The world usually rewards people of perseverance, those who stick to one thing, master it, or are just lucky to find what they are good at, and then proceed to excel in it. I am, on the other hand, driven in the opposite direction – far be it for me to spend all my time perfecting one thing. No, I am a self-confessed dabbler.
For me, life is too short to spend it all on one thing. In fact, I find a day is too short to spend it on one thing. I tend to read about ten books at a time, all of them in various stages. Quite understandably, I have a huge collection of bookmarks!
My eating habits are also those of a dabbler. I rarely eat the usual numbers of square meals a day. My consumption function appears to be more of a random walk, nibble here and there, and sometimes a binge. No steady diet for me.
Living a well-structured life is detrimental to dabbling. People who plan their next day by thinking through it and making a list the previous day will make poor dabblers. A true dabbler will, on the other hand, wake up in the morning, and ask – “So, what should I do today, if anything?” I don’t mean that I may not teach a class if I am to do so, but its more that, outside of the few hours of regimen, life seems wide open to possibility. The core of the dabbler mentality lies in placing trust in random-walking through life.
Being a dabbler is pretty hard-wired into one’s psyche. You cannot take someone with good discipline and turn them easily into dabblers, nor should you. There is a purpose to everyone born with organized habits and routines. Books are written about these people, such “The Organized Life” and so on. But no book has been written about the benefits of the dabbler ethic, presumably because we have exercised social value judgments and agreed that the dabbler is the root source of much of what ails us. Dabblers have been labelled as people with ADD/ADHD, when what it really was is a heightened sense of curiosity, one that does not need satiation but just one that needs constant feeding. Dabblers are not people who lack concentration – dabblers are simply people who need to act on every random thought that comes along.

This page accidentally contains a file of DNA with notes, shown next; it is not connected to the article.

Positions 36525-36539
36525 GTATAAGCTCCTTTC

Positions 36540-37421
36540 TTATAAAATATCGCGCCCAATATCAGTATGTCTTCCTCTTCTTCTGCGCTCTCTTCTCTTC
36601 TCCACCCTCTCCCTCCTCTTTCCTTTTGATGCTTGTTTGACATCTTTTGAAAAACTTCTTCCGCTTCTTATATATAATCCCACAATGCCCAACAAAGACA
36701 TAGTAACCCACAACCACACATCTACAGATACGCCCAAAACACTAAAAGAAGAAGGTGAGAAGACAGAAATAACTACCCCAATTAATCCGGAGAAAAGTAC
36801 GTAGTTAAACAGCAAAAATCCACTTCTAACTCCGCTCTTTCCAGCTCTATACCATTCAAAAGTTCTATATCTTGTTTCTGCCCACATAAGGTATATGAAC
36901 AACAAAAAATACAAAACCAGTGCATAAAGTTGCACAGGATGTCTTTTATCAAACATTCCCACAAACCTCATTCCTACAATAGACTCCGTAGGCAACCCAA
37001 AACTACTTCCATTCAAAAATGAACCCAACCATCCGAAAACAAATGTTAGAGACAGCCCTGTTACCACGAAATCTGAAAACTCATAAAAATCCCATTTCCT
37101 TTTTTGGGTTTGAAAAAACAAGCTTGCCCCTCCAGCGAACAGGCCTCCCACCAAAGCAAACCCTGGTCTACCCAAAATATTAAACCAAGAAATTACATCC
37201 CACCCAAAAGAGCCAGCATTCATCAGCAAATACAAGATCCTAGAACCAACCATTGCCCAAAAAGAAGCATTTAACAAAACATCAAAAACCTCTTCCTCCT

What good is a dabbler then? Dabblers see connections between things, which does not always happen when we are too focused on something to the exclusion of much else. Dabblers seem to have deeply internalized the wisdom that the entire world is closely connected, and by foraging widely, these connections will come to light.
Dabblers are more likely to be open-minded, as they are naturally receptive to alternative ways of looking at things. They are hard-wired to tune into hundreds of frequencies, easily switching between them as often as necessary.
Dabblers are less likely to want to protect their turf. This is an easy virtue, for a dabbler does not have a turf. The question of protecting it does not really arise. There is a smug satisfaction in claiming all the world as one’s own stage.
If you know you are a dabbler, make time for your gift. I take a day off every week to make sure I give my habit the time it deserves. It pays off handsomely on the days I do not goof off. I am fresh with ideas, drummed up in dabbling model.
Every now and then, life conspires to sorely test even the die-hard, seasoned dabbler. Life demandingly asks for undivided focus on a single task. And it is in these moments that the true dabbler shows his colors, by refusing to cave in and dabble on regardless.
Dabblers of the world unite! Oops, I forgot, dabblers are defined out from doing that!